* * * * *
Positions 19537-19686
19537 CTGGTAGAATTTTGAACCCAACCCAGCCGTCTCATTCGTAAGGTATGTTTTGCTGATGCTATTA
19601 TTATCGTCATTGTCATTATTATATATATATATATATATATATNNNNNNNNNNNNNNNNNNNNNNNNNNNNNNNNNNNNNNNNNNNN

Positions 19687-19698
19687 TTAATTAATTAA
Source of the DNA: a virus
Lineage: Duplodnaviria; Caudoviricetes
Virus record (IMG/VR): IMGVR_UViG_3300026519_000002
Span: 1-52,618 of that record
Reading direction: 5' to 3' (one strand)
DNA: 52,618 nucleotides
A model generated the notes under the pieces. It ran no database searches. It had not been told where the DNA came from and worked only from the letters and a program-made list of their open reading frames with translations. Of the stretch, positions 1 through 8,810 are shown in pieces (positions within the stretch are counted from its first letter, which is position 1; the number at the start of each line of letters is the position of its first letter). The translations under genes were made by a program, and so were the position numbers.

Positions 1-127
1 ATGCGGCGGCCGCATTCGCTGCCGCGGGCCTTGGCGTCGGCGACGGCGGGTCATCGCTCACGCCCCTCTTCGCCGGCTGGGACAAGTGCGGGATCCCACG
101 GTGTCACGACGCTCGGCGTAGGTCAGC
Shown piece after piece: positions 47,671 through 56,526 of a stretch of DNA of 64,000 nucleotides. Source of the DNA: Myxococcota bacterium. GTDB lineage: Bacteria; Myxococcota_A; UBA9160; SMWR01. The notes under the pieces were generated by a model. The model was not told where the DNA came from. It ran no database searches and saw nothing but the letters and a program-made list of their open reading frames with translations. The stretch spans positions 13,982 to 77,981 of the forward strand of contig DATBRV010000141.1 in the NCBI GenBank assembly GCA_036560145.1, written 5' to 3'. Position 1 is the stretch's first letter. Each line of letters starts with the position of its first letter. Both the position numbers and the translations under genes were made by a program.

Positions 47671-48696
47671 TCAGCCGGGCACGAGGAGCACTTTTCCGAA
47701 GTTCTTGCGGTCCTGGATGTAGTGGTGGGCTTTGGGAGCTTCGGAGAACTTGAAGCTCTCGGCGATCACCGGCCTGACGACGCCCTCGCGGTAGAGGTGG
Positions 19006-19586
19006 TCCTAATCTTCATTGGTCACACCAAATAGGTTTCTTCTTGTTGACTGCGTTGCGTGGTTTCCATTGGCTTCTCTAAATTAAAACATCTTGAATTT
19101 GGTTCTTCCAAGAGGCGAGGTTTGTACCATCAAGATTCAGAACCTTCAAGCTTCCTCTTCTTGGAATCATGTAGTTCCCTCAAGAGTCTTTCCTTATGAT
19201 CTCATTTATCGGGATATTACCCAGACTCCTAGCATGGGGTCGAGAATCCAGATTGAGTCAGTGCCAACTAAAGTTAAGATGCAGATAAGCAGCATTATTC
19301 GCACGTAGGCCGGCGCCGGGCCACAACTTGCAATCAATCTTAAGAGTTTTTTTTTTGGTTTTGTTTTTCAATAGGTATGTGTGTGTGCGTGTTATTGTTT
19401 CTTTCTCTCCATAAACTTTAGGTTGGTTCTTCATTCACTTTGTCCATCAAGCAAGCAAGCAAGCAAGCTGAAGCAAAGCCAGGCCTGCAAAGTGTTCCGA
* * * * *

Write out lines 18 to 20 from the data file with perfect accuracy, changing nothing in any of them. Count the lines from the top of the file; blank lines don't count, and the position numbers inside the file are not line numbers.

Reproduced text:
47671 TCAGCCGGGCACGAGGAGCACTTTTCCGAA
47701 GTTCTTGCGGTCCTGGATGTAGTGGTGGGCTTTGGGAGCTTCGGAGAACTTGAAGCTCTCGGCGATCACCGGCCTGACGACGCCCTCGCGGTAGAGGTGG
Positions 19006-19586